Federal prosecutors in Manhattan on Tuesday announced charges against three former NYPD officers from Long Island for taking bribes from “expediters” to grease the wheels for gun licenses in multiple corrupt schemes that included favorable treatment on some Nassau County licenses.

Former NYPD Sgt. David Villanueva, 43, of Valley Stream allegedly took bribes, including an $8,000 watch from a lawyer in one scheme, to give favored treatment to NYPD applicants and also use Nassau police contacts to get expedited treatment on at least eight gun licenses there.

In another scheme, the government said, Paul Dean, 44, of Wantagh, an NYPD licensing division lieutenant, and Richard Espinel, 47, of Seaford, took bribes ranging from car repairs to prostitutes’ services and then retired and tried to corner the expediter market because it was so lucrative.

Taken together, federal and police officials said at a news conference, the schemes led to more than 100 licenses being improperly granted — including some to people with records for assault, brandishing a weapon and domestic violence — and revealed a system pervaded by corruption.

“Corruption at the License Division spawned a cottage industry of parasitic profiteers, alleged bribers masquerading as so-called expediters,” said acting Manhattan U.S. Attorney Joon Kim. “ . . . The critically important police function of issuing and controlling gun licenses was one they were willing to pervert for personal profit.”

“I am absolutely appalled,” said NYPD Commissioner James O’Neill, who promised reforms in the licensing process, including a ban on dealing with expediters who get fees from applicants.

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Last year, the government charged Villanueva and another officer with taking bribes for licenses from an expediter for an Orthodox community patrol in Brooklyn, Alex Lichtenstein. Tuesday’s court filings revealed that Villanueva had pleaded guilty and was cooperating with prosecutors, along with Frank Soohoo, 55, a Queens gun dealer and expediter.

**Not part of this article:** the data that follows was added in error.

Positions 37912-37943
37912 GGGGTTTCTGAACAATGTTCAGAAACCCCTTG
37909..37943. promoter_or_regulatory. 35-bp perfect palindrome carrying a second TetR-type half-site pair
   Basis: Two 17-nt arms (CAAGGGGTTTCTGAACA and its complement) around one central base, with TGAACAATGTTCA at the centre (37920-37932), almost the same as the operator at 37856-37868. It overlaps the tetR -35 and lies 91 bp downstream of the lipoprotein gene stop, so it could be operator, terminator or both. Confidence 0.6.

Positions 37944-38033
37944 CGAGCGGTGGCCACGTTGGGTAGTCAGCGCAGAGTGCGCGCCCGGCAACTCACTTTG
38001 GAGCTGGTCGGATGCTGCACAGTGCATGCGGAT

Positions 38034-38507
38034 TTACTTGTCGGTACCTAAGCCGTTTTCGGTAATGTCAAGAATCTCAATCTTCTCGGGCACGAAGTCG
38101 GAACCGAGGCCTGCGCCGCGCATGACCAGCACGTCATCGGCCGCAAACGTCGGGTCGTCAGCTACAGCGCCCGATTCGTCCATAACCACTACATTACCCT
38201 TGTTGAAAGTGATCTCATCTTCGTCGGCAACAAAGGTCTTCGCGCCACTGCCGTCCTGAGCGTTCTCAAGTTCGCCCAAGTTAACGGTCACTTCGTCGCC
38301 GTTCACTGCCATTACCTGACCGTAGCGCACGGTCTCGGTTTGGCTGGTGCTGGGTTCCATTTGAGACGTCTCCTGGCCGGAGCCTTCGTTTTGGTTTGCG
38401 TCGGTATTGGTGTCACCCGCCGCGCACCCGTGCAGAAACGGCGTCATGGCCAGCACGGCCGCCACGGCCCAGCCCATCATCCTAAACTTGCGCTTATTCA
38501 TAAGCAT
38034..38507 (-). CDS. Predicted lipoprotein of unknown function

One new complaint filed Tuesday charged Manhattan lawyer John Chambers, 62, a former Brooklyn prosecutor using the website address “nygun.com,” with providing bribes to Villanueva ranging from sports tickets and memorabilia and an $8,000 Paul Picot watch to meals and cash to provide help on NYPD and Nassau license applications from clients.

Federal prosecutors charged former NYPD officers and expediters in a gun-license bribery case. Photo Credit: Newsday

The complaint said Chambers mailed Villanueva $500 in cash three times hidden in magazines for help on three Nassau licenses. Villanueva used NYPD official stationery to get expedited treatment, it said, and in one email exchange about getting help in Nassau from a police contact, Villanueva wrote, “We def have a friend.”

In response, Chambers wrote, “If we play our cards right, you could potentially be looking at an extra 10K in cash in a 12 month period, give or take . . . just for being my Nassau Co. ‘consultant.’ ”

No one from the Nassau police department was named or charged with being in on the schemes, but Kim described the investigation as “ongoing.” He declined to comment on any coordination of the investigation with Nassau police.

A Nassau police spokesman, asked if the department was aware of any misconduct by its officers, said only that the pistol license section “routinely works with other law enforcement jurisdictions as we process over 10,000 Pistol Licenses annually.”

Another new complaint charged Gaetano Valastro, 58, an ex-cop and Queens gun shop owner, with paying bribes for help on licenses to Dean, 44, of Wantagh, an NYPD license division lieutenant, and Espinel, 47, of Seaford, a license division officer.

Along with prostitutes, the two cops allegedly got meals, liquor, beer and soda, car repairs, trips to strip clubs, cash, baked goods and services at a pizzeria from Valastro and others.

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Dean and Espinel, the government said, eventually concluded that expediters were charging so much to clients and making so much money that the two cops decided to retire in January 2016, and become expediters themselves, working with Valastro and Villanueva to try to corner the business.

Dean, Espinel, Valastro and Chambers, all arrested at 6 a.m., looked weary during brief hearings in Manhattan federal court, and tried unsuccessfully to dodge photographers after they were released.

They did not enter pleas, but lawyers for Dean, Espinel and Chambers all said they weren’t culpable.

Leaving court, Chambers was the only defendant to comment, telling reporters, “I’m not saying nothing.”